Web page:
University of Maryland Athletic Director Dick Dull said yesterday he expects the decision in favor of assistant professor Jan Kemp in her lawsuit against the University of Georgia to have wide-ranging effects.
"A lot of institutions will now have to reanalyze their own policies regarding the admission of athletes, some of whom may not have the credentials," Dull said yesterday in the wake of Wednesday's decision in Atlanta.
Although Dull and some officials at other area universities said Kemp's successful lawsuit -- which focused on her speaking out against preferential treatment for Georgia athletes -- almost certainly will force closer scrutiny on the relationship between Division I athletes and academics, they also said the schools here are not guilty of the kind of abuses found at Georgia.
A U.S. District Court jury ruled Wednesday that Kemp was wrongly fired by the university after she complained about relaxed academic requirements for scholarship athletes at that school, and it awarded her $2.5 million in damages. Although Kemp's freedom of speech was on trial, so were, in effect, the priorities of colleges and universities with big-time athletic programs.
"I think it will definitely have an impact," said George Washington Athletic Director Steve Bielsky. "It's part of the growing sentiment that athletes shouldn't be treated differently."
A.B. Williamson, the basketball coach at Howard University, said he thinks the Kemp decision will lead to "astounding changes."
Jack Kvancz, a former Division I basketball coach and now athletic director at George Mason University, said, "I thought she'd lose the case, but it would wake everybody up. Now that's she won, I think it'll wake people up very quickly."
Georgetown Coach John Thompson said he wasn't as concerned about the Kemp decision, specifically, as he was the public perception that athletics are the primary problem.
"Of course, there are things wrong with athletics and they should be questioned. But if you want to look at the real scandal, look at the entire educational system," he said. "What about all these kids who can't read who aren't playing basketball and football?
"I'm not as concerned with the particulars of the Kemp case as I am with all these intellectuals, with their glasses on the edge of their noses, acting as if coaches are entirely to blame for the education of these kids.
"Kids don't learn to read in college, or the 11th and 12th grades when they're being recruited. Why aren't they learning to read from grades one through six? More scandalous than the fact that he can't read now is the fact that he was allowed to reach a level where he could get to college.
"All these educators are running around now, saying, 'Look how we've been tainted by athletics.' They've been tainted by the inability to educate these kids before the 11th and 12th grades."
The basis of the verdict in the Kemp case, by five women and one man, was that Kemp's constitutional rights were violated. But much of the six-week trial focused on whether athletes received special academic treatment. Witnesses testified that "special academic and admissions treatment" included some players being admitted despite having the minimum score of 400 on SAT exams, and being promoted out of remedial courses without being able to meet minimum college academic standards.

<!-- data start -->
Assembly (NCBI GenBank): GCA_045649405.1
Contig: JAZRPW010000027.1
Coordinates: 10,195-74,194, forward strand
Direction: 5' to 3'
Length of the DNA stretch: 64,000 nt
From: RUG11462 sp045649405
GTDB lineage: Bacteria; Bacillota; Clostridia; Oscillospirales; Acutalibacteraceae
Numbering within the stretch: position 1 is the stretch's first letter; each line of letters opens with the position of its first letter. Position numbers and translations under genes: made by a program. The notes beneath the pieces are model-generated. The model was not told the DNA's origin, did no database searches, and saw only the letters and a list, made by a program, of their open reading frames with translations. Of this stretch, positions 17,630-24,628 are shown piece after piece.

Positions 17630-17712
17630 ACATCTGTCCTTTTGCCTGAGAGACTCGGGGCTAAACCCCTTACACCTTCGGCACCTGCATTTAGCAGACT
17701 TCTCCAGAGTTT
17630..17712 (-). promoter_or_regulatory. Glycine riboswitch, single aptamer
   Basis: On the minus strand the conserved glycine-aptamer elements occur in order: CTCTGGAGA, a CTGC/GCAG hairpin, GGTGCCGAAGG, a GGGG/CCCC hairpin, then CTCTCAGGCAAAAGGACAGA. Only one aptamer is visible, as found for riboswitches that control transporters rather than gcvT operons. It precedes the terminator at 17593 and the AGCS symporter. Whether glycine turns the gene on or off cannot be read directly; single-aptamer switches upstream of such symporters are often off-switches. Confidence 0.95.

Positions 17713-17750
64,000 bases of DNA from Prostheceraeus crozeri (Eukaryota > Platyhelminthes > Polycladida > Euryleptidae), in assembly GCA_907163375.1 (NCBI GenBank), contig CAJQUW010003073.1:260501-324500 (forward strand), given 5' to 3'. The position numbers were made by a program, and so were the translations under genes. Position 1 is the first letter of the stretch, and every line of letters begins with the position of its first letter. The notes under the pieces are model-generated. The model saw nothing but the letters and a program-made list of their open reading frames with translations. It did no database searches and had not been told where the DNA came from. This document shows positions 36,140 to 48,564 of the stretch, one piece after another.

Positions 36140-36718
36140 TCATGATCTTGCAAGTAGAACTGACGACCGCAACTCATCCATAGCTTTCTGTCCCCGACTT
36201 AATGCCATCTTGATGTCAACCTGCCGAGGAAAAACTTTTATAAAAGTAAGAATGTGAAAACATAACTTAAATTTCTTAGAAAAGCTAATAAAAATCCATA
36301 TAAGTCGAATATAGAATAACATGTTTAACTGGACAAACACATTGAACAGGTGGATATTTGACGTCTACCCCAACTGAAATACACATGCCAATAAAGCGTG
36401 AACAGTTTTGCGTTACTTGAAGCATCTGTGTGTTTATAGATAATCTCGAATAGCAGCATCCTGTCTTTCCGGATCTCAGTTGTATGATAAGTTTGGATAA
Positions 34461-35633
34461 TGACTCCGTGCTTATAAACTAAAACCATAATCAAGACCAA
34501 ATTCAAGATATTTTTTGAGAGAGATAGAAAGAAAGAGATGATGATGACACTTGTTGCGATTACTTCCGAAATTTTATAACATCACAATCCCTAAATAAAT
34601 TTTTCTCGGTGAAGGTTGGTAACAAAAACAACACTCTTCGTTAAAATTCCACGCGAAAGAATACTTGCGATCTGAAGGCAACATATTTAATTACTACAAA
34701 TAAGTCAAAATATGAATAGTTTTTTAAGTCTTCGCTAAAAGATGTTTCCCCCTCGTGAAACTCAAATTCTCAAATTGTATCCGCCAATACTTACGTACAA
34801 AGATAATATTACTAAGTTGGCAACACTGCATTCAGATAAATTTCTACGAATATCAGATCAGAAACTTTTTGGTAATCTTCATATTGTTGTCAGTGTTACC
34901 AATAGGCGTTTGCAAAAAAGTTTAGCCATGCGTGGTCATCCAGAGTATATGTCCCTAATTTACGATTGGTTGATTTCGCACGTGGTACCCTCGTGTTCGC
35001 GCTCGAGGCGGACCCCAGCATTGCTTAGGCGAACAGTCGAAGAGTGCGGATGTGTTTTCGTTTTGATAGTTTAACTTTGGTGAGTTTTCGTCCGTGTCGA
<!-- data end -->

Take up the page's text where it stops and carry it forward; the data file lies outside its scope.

Although the school officials contacted in Washington agreed such abuses do exist nationwide, all interviewed yesterday said their schools are not guilty of such preferential treatment beyond the established tutorial and assistance programs. And all denounced any further abuses.
Dull said the court decision "will not affect Maryland in any way." Bielsky said: "Here at GW, we like to see athletes treated as closely to other students as possible . . . that kids are going through college and getting degrees taking easy courses, I think that is a disgrace." American University Athletic Director Bob Frailey said: "If it exists [at his school] it is extremely minimal. We don't bring that type of student here; he couldn't make it."
University of Virginia Athletic Director Dick Schultz said: "When we recruit kids, we don't tell them we are going to get them through school [with easy courses and favoritism]."
Georgetown Athletic Director Frank Rienzo declined to comment.
Kvancz said he hopes the court decision will at least force coaches and athletic department officials to ask themselves, "Does this kid have the credentials? Despite the fact that I like this young man or young woman, and despite the fact that he or she is a great basketball player, am I kidding myself about this kid's chance to graduate?"
Dull said the larger question that must be asked during the recruitment and admission stages is, "Are we doing what's right? Are we doing the right thing in admitting this person?"
Proposition 48, recently adopted by the NCAA, is designed to encourage tougher admissions standards. "Proposition 48 modifies the situation somewhat, but it will not remedy the situation totally," Dull said.
As several school officials pointed out, Proposition 48 addresses, primarily, admitting students. It does not speak to many of the other abuses brought to light in the Kemp trial. "It's still up to administrators," Kvancz said, "to realize that each kid we bring into a school should have a chance to graduate. This [decision] emphasizes that it's time for us to live up to what we're preaching." CAPTION: Picture, Former University of Georgia professor Jan Kemp leaves court after being awarded $2.5 million in damages Wednesday in suit against the school. UPI